Legalise marijuana, tasers, pepper spray and Airsoft, says Aaron Stonehouse, WA’s youngest member of parliament

Picture: The West Australian

WA’s youngest MP will use his term to push for marijuana legalisation, a move he says would open a huge potential revenue stream for the State.

Aaron Stonehouse, who at 26 is the youngest MP elected in WA in almost 20 years, said he wanted to explore cannabis legalisation.

“I don’t smoke, I have zero interest in using marijuana, but legalising marijuana for recreational use is something that’s been done in several States in the US and they’ve had very positive results,” Mr Stonehouse, the first Liberal Democrat elected to an Australian State Parliament, said.

“The rate of marijuana usage has stayed relatively the same, even among teens it’s dropped in some instances but they’re raking in huge tax revenue because of it. They’re moving a business out of the black market into the light of day and they’re creating jobs through it to.

“I’d like to start having a chat with people on the Left side of politics about where they stand on marijuana legalisation.”

Picture: The West Australian

The issue has exposed divisions within the Upper House crossbench, with Shooters, Fishers and Farmers MLC Rick Mazza and Greens member-elect Alison Xamon saying they would oppose any move to legalise the drug for personal use, but supported medicinal cannabis.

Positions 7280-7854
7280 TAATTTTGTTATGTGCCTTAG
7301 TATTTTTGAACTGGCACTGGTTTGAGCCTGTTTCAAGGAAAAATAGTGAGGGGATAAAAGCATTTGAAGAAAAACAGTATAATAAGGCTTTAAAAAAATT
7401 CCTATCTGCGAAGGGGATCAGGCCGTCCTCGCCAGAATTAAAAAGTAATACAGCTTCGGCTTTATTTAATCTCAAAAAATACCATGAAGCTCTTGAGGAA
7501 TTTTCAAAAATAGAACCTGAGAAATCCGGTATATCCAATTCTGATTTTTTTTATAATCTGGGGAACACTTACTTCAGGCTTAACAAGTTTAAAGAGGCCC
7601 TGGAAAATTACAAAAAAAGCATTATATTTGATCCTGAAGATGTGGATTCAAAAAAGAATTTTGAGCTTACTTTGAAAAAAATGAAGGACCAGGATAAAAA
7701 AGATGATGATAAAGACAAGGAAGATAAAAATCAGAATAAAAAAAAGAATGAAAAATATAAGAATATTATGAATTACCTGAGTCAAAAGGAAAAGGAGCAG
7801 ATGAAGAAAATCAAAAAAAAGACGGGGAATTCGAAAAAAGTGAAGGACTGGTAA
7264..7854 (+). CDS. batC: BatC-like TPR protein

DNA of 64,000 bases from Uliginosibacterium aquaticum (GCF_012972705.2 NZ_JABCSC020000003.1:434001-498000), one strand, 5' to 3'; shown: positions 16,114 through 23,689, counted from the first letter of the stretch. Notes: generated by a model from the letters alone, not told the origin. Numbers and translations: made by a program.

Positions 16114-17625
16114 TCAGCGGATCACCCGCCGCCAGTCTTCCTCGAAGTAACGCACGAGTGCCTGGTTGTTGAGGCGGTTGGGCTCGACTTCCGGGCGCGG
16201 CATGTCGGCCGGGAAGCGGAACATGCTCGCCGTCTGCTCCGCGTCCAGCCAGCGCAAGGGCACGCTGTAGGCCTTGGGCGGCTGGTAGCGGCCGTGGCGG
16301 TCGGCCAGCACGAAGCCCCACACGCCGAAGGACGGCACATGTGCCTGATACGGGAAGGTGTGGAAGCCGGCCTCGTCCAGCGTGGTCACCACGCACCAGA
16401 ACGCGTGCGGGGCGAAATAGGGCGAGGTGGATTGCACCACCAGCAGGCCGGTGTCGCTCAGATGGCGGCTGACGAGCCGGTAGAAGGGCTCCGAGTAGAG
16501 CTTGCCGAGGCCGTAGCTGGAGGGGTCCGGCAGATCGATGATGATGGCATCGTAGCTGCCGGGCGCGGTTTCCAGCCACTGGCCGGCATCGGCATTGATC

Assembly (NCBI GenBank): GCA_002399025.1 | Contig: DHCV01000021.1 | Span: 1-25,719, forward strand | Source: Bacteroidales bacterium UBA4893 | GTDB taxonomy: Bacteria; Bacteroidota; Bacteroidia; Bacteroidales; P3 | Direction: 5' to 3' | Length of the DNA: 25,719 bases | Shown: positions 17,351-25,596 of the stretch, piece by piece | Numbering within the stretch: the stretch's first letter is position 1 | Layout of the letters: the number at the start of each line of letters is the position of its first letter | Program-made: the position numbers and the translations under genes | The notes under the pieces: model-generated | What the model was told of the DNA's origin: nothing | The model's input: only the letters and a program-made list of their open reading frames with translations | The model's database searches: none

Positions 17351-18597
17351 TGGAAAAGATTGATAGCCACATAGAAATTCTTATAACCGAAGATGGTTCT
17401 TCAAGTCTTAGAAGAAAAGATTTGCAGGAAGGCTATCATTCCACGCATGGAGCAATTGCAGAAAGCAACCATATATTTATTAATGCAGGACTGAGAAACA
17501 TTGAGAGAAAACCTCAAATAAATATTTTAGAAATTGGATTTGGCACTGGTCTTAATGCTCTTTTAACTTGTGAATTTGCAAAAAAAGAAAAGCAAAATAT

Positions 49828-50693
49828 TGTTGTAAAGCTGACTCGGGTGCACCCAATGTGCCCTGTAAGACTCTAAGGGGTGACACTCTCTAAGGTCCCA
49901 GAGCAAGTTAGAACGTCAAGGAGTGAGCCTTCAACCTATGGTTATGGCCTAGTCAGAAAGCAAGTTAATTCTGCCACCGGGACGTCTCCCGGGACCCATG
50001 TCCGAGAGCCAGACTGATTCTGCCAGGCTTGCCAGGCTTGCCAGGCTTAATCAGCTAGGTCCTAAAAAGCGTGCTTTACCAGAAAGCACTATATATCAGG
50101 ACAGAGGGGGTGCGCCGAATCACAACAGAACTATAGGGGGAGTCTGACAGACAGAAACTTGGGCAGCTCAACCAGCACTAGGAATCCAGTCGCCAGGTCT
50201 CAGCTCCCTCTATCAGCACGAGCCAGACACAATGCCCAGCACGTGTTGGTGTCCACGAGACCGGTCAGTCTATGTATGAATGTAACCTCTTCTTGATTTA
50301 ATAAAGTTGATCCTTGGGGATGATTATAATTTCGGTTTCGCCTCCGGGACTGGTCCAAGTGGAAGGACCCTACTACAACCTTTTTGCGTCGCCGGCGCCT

One Nation leader Colin Tincknell said he was open to a discussion on the issue.

“We know it’s on the radar and we’d be open to a discussion where we sit down with Aaron and Rick and hear both sides of the argument,” he said. “But, we’d always allow a conscience vote on the issue.”

Premier Mark McGowan said the Government would not be entertaining cannabis legalisation, but would continue to push for medicinal cannabis.

Mr Stonehouse, the first Liberal Democrat elected to an Australian state Parliament, also flagged legal changes to make it easier for people to buy tasers or pepper spray for self defence.

“In WA, you have a very hard time getting pepper spray for self defence. You can buy it over the counter, but if you’re caught with it, chances are the police will charge you and you’ll have to pay a fine,” he said.

“The law says you can have pepper spray for self defence but what the police consider a legitimate reason for self defence is different to what the average person might consider is a legitimate reason for self defence — the law is not clear enough,” he said.

“It’s a shame that the weakest people in society don’t have a practical means to defend themselves.”

Mr Stonehouse said he supported Labor’s push to relax liquor licensing laws, but they “could go further” by allowing pubs, clubs and bars to open and serve alcohol whenever they like.

He also wanted to legalise AirSoft, a game similar to paintball but with small plastic pellets and more realistic guns, in WA.

Mr Stonehouse won just four per cent of the primary vote at the March election but was elected thanks to an elaborate preference swap.